My tires will last longer, I'll be a safer rider, and I won't have to wonder any more if my rear tire is going to spin-out "THIS TIME".
I've also been known to get caught out in the snow. Just last week it started snowing while I was at work, so I had to bail early so I could get home before the roads were impassible. My rear tire was spinning through a couple inches of slushy snow by the time I got home 40 minutes later, and in a few spots, if I didn't have any momentum, I would have been stopped in my tracks with a spinning rear tire shooting slush and snow out the back.
It's one thing to rooster-tail dirt out the back when playing off-road, but it's an entirely different matter to rooster-tail snow out the back, with the rear end of the bike trying to pass the front end of the bike as it slides around looking for traction.
It might be because it is first generation; but the traction control on my Sequoia is dangerous.
Pull out from a side road and encounter a bit of sand and the TC will cut your power just when you need it to accelerate away from the car coming at you. I had to adjust my driving to never enter traffic if an amount of extra acceleration was needed.
I understand the newer models work well; but I would have to drive one to see for myself.
What year is your Sequoia? I have a 2005 Tundra that likely has the same system. I drive my Tundra in all kinds of snow around here and up to our ski areas, so I have, quite literally, thousands of miles of experience driving my Tundra in the snow.
Given the example you've provided above, and if we have the same systems, "gunning" the engine when the rear tires have no traction will only cause your truck to spin out. If you're pulling out of a side street or driveway and turning to the right, your truck will spin clockwise as the rear tires try to get traction.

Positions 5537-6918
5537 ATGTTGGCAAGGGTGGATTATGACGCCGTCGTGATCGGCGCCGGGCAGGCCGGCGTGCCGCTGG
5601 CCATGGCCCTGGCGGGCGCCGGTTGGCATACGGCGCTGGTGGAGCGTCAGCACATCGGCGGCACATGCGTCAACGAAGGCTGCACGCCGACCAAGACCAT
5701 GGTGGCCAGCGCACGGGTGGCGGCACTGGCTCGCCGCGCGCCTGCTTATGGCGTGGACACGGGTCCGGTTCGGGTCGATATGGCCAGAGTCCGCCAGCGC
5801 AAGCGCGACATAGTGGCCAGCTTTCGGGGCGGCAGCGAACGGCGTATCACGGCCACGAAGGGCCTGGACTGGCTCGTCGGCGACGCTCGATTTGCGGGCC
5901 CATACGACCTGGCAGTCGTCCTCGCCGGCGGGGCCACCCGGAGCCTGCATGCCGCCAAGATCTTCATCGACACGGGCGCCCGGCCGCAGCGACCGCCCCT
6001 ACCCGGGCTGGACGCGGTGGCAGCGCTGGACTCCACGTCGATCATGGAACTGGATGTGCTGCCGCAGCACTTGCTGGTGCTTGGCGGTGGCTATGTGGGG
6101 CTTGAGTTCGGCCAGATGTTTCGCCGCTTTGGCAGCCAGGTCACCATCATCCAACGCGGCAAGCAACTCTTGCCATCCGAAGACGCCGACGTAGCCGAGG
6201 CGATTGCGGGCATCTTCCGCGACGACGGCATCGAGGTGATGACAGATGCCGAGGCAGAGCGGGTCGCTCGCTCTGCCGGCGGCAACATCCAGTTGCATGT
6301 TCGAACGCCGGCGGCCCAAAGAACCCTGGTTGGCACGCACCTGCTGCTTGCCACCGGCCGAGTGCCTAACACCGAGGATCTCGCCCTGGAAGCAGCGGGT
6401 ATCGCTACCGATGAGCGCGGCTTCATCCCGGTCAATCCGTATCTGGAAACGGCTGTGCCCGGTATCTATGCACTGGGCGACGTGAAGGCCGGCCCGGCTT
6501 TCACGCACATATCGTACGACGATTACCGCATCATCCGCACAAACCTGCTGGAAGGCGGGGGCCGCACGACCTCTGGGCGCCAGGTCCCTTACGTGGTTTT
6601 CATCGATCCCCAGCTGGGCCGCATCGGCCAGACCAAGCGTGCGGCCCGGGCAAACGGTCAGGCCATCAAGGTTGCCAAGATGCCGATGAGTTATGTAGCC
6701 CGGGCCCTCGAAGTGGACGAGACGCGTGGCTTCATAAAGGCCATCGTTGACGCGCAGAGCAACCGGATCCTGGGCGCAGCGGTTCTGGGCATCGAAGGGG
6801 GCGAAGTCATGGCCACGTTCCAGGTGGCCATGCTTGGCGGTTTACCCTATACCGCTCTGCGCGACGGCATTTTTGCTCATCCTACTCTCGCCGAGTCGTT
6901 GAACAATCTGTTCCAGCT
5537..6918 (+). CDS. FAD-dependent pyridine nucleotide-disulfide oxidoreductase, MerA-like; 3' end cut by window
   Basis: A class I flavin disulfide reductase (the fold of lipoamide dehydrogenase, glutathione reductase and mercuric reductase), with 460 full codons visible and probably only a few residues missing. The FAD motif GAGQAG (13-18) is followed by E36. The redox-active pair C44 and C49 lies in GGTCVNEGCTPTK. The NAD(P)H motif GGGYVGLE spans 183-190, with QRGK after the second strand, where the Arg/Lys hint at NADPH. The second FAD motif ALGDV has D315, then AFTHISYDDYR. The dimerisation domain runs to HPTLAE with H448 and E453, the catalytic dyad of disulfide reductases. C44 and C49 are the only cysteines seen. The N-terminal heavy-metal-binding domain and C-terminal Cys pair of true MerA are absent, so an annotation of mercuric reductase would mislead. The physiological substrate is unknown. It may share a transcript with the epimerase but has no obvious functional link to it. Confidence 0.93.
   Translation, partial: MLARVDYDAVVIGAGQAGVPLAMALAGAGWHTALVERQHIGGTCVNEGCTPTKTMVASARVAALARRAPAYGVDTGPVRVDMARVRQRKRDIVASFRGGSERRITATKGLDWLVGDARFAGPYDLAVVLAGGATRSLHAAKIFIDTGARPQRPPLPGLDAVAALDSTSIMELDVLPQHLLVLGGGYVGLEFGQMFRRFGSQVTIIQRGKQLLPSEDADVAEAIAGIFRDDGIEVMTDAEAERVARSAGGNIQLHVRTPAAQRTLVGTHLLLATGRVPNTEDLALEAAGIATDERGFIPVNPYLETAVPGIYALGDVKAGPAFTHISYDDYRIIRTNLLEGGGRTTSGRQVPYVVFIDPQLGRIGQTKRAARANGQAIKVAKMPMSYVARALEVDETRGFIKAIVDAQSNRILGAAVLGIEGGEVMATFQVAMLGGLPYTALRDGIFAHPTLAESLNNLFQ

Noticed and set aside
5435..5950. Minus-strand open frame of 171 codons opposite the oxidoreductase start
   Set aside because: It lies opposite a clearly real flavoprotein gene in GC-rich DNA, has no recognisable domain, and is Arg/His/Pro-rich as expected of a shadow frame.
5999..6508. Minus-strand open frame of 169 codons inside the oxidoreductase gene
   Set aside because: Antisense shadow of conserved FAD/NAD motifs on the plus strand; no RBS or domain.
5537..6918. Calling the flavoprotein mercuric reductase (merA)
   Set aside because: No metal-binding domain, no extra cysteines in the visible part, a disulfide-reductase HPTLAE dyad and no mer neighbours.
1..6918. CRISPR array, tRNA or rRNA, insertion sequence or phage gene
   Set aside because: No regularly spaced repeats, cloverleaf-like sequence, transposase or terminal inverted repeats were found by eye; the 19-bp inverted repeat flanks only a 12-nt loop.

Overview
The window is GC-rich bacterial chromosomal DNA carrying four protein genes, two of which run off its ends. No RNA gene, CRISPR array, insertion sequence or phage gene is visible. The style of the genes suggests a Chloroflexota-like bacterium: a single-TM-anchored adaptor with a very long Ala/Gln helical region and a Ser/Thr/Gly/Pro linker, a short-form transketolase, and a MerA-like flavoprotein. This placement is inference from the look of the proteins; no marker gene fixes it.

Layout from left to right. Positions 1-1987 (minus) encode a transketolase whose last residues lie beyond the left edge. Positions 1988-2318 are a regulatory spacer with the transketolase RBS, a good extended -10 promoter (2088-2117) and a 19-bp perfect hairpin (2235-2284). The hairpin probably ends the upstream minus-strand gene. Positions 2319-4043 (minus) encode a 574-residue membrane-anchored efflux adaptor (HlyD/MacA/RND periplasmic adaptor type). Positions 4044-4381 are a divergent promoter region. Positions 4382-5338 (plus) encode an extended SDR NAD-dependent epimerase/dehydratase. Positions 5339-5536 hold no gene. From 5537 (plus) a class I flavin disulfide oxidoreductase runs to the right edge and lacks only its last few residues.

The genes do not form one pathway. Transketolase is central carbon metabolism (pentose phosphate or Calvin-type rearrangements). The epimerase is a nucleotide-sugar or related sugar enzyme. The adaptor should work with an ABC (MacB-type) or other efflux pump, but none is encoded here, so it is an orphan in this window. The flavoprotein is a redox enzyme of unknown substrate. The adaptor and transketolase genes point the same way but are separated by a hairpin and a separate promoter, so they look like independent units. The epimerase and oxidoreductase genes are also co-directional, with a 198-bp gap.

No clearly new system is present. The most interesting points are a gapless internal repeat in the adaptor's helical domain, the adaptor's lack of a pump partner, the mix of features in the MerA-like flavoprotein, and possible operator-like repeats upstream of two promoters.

If your tires can't grip the road surface, more power is only going to make the situation worse. Closing the throttle is precisely what needs to happen. If the traction control on your truck engages, your truck is telling you that you need to adjust your driving technique to the conditions, as it's not safe to punch it and jump out into traffic when roads are icy or covered in snow.
In these situations, you should be in four-wheel drive - at least until you safely pull out into and match up with the speed of traffic.
My new GS happens to have ASC, don't know that it is a necessity, and can't say I have noticed it other than one instance when both wheels seemed not to be in contact with the road surface the engine seemed to slow dramatically. Seemed like a small price increase relative to the purchase price and I can turn it off.
Back around 85 I would never have considered ABS until we saw the BMW demo at the San Francisco motorcycle show, that sold me on the idea of ABS which is finally becoming something more accepted in the industry. Maybe BMW needs another demonstration like the ABS to show us what it is for.
In the meantime.....like I said, I can turn it off.